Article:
Independent Film Festival Boston 2013: Documentary Overview

boston iffb logo2013After a particularly challenging week, some normalcy returns to the Hub city with the start of the Independent Film Festival Boston tomorrow, Wednesday, April 24. Running through next Tuesday, April 30, this year marks the eleventh edition of what has been called the city’s premier film event, and the largest film festival in the whole of New England.

genius of marianOf the nearly seventy features screening this year, it’s notable that substantially more than half are docs. Program Director Adam Roffman and his team’s selections reflect some standouts from recent high-profile fests in addition to other films that are making their debut here. Among the titles that I’ve seen out of Tribeca or SXSW but haven’t yet written about, and which are certainly worth a look: Banker White and Anna Fitch’s intimate and subdued look at Alzheimer’s, THE GENIUS OF MARIAN (pictured); Nicholas Wrathall’s condensation of a most provocative life, GORE VIDAL: THE UNITED STATES OF AMNESIA; Sean Dunne’s meditative exploration of addiction in a small town, OXYANA; and Christopher Smith and Merete Mueller’s personal experience of a different way of approaching space and living, TINY: A STORY ABOUT LIVING SMALL.

still_rewindLike the latter title, both Josh Johnson’s ode to VHS, REWIND THIS! (pictured); and Sini Anderson’s profile of Kathleen Hanna, THE PUNK SINGER, debuted at SXSW, but I sadly missed them both.

still_remoteIFFB is also screening a couple of titles that I was curious about out of Full Frame: Jane Gillooly’s reconstruction of a 1960s affair, SUITCASE OF LOVE AND SHAME; and Farihah Zaman and Jeff Reichert’s look at US healthcare through a pop up clinic, REMOTE AREA MEDICAL (pictured). I’m looking forward to catching up on the latter at Hot Docs next week, where I’ll also have a chance to see another Boston selection, Maja Borg’s journey into futurist Jacque Fresco’s world, FUTURE MY LOVE.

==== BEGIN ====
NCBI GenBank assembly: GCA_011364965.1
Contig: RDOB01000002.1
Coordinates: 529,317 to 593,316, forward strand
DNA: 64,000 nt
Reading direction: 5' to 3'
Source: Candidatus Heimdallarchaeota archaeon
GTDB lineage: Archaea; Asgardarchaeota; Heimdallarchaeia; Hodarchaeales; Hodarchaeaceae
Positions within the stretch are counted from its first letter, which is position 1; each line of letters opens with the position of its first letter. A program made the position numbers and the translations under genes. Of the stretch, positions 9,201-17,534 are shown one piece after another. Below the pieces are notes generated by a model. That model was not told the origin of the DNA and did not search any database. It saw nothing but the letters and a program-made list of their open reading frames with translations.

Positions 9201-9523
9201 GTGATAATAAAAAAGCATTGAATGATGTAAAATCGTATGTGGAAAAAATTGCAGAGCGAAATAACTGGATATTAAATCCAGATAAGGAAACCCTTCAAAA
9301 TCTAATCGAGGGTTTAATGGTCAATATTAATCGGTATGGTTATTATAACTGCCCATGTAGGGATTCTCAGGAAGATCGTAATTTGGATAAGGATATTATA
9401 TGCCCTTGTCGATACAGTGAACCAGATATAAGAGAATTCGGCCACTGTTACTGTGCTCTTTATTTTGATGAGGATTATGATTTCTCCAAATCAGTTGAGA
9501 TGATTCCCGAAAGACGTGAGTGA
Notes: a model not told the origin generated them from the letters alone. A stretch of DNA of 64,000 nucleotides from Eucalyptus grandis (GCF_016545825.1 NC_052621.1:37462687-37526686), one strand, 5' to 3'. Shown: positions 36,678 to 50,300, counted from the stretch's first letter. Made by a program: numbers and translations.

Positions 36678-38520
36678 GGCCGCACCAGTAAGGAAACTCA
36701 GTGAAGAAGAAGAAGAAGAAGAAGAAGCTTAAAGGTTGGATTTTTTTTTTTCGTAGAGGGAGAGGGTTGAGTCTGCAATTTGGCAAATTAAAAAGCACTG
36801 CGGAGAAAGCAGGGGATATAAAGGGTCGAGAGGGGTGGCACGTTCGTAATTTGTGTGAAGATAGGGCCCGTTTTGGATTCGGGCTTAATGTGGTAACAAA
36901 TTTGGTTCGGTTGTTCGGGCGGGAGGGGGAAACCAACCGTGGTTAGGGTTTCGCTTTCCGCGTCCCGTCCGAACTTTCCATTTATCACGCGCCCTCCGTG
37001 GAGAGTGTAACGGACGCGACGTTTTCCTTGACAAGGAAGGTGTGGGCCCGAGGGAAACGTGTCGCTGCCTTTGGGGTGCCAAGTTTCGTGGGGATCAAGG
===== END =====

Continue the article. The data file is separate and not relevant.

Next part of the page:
still_beautifulgameAmong the selections that have not crossed my path at other fests are Victor Buhler’s look at the importance of soccer in Africa, THE BEAUTIFUL GAME (pictured); and JT Haines, Tommy Haines, and Andrew Sherburne’s examination of the impact of the gold industry on Mayan villages, GOLD FEVER.

still_bestkeptFinally, among the world premieres at Boston this year are Samantha Buck’s profile of a teacher and her soon-to-be-graduating autistic high school students, BEST KEPT SECRET (pictured); and Nathaniel Hansen’s portrait of several seniors, THE ELDERS.

2 Comments

Filed under Documentary, Film, Film Festivals, Overviews, Recommendations

2 responses to “Independent Film Festival Boston 2013: Documentary Overview

  1. Life goes one despite hardship, eh?
    I found it very interesting when you wrote: “Of the nearly seventy features screening this year, it’s notable that substantially more than half are docs.”
    I was hoping you might respond as to whether that a trend that you’ve noticed in film festivals in the States, vs. abroad, or just at this venue?

    • While I’m not able to keep up with the lineup stats of every fest, I’d guess that more typically, domestic or international, the breakdown seems to be 75% fiction, 25% nonfiction. For some fests, it inches closer to 50/50. To have more docs than fiction in a general (vs doc-specific) event seems unusual, but a welcome indication of the strength of docs and of the interest of programmers and their audience.

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